ESSENTIAL BUSINESSES NEED COVID-19 VACCINE ACCESS

NACS – NACS, trade groups see priority for convenience and fuel retailers after health-care professionals get shots.

NACS joined with three other industry trade groups to seek second priority for employees of essential businesses, including convenience and fuel retailers, for a COVID-19 vaccine when it becomes available—once health-care workers are vaccinated for the disease.

In a letter sent to Alex Azar, secretary of the U.S. Department of Health and Human Services, NACS, the Energy Marketers of America, NATSO and SIGMA commended the Centers for Disease Control (CDC) for its playbook guiding state and local health departments in planning how vaccines will be distributed.

Health-care professionals get first priority in Phase 1-A, followed by essential workers of businesses that are part of the critical infrastructure workforce as part of Phase 1-B distribution. That priority group would include frontline workers in the convenience and fuel retailing industry and related food and fuel distribution sectors.

“The Department of Homeland Security’s Cybersecurity and Infrastructure Security Agency recognized early on the importance of our industry to ensure Americans had food in markets, fuel at gas stations, and safe places for truck drivers to stop as they haul essential items across the country. In the deployment of a vaccine to protect Americans from COVID-19, that recognition should be applied to these critical workers,” the letter states. “Our employees have put themselves at risk since the beginning of the pandemic, working despite health concerns, and we believe they should be prioritized in vaccine deployment.”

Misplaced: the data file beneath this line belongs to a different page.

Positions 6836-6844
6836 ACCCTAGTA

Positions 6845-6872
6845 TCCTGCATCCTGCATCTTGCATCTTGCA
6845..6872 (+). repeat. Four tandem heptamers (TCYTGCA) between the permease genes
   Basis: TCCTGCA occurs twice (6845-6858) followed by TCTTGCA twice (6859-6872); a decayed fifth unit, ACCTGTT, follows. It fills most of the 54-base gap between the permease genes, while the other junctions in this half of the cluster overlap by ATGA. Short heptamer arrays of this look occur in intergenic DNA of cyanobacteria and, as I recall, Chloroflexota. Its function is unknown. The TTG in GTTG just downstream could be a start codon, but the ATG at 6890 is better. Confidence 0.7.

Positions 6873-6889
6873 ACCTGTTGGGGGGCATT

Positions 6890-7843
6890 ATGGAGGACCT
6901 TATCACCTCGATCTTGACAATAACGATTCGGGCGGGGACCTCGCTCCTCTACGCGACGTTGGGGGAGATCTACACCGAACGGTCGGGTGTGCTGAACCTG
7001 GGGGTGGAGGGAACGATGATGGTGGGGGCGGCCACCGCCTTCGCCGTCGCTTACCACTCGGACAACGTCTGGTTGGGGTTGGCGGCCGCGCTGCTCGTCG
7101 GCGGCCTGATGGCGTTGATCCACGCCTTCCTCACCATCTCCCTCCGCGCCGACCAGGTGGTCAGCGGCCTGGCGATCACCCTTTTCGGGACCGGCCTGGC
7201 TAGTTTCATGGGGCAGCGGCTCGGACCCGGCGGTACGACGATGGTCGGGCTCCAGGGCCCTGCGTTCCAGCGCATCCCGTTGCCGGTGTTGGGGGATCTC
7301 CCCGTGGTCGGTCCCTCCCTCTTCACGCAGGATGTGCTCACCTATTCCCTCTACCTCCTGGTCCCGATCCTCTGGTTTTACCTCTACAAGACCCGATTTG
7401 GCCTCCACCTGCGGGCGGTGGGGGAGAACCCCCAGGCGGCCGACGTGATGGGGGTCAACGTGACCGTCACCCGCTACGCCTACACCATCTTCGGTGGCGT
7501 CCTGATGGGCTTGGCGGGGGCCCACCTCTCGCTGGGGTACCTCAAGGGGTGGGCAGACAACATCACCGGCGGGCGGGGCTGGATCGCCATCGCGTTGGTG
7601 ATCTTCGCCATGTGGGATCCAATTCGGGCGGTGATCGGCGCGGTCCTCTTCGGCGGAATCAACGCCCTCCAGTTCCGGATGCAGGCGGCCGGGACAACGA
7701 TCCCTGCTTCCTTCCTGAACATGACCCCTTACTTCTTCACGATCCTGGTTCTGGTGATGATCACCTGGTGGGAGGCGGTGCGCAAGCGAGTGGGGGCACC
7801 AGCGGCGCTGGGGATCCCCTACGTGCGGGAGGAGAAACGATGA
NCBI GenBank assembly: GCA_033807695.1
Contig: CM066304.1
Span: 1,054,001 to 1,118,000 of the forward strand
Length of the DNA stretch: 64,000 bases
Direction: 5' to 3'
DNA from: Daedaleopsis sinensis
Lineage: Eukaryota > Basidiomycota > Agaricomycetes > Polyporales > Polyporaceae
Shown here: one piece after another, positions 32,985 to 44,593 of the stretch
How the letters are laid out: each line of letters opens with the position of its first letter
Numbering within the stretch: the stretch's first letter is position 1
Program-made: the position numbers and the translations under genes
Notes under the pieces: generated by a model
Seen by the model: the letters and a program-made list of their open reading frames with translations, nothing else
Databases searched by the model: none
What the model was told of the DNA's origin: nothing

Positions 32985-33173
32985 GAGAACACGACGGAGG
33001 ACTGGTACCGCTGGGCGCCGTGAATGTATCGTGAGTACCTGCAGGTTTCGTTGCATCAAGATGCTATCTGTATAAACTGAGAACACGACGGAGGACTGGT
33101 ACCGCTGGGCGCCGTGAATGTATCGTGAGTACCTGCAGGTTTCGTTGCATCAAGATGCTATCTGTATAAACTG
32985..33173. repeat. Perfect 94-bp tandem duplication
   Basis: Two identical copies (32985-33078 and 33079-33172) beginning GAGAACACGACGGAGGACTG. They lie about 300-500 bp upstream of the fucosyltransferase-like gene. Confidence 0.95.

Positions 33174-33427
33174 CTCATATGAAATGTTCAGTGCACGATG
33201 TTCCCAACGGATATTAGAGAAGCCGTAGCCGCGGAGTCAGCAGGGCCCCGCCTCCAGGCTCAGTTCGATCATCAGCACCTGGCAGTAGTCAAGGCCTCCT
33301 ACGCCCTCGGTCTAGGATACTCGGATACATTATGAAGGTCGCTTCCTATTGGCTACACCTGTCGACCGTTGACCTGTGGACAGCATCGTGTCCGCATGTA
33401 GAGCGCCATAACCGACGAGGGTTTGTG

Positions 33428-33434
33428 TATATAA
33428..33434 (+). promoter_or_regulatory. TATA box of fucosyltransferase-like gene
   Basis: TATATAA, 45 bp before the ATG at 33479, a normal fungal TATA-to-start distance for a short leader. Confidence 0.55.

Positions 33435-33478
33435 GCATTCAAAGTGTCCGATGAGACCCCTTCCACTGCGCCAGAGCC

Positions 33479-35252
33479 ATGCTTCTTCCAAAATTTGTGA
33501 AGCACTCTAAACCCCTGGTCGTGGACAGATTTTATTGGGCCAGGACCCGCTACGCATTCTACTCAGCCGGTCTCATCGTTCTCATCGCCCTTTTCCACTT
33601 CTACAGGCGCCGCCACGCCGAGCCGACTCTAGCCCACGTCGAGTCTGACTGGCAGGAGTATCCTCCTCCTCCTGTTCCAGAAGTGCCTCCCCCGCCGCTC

COVID-19 vaccines by Pfizer and Moderna are nearing approvals following late-stage trails showing them to be about 95% effective, the drug companies said. Recently, AstraZeneca said that late-stage trials showed its COVID-19 vaccine was 90% effective in preventing COVID-19 under one test regimen but less effective in another, the Associated Press reports. U.S. regulators have yet to approve a vaccine for distribution.

It’s unclear how a vaccine will be distributed within states and localities. CVS, Walgreen’s and other drugstore chains and supermarkets have said they will have vaccines available for customers in early 2021, once they become available to the broader U.S. population, Forbes reports.

NACS reminded Secretary Azar of the important roles convenience stores and gas stations not only to the U.S. economy but also to first responders and the nation’s transportation network.

“When vaccine distribution begins, trucks delivering the vaccine will depend on our retailers to be open to refuel. The food and convenience items our industry provides are also critical as our industry often has the most convenient locations and allows for quick shopping trips for American consumers. This is also helpful for first responders, especially because stores in our industry are typically the only ones open extended hours (or 24 hours per day) to serve their needs,” the NACS letter states. Other trade associations representing different areas of the food, beverage and consumer packaged goods industries also have asked the Trump Administration for COVID-19 vaccine priority and to create a federal distribution system, NACS Daily reported recently.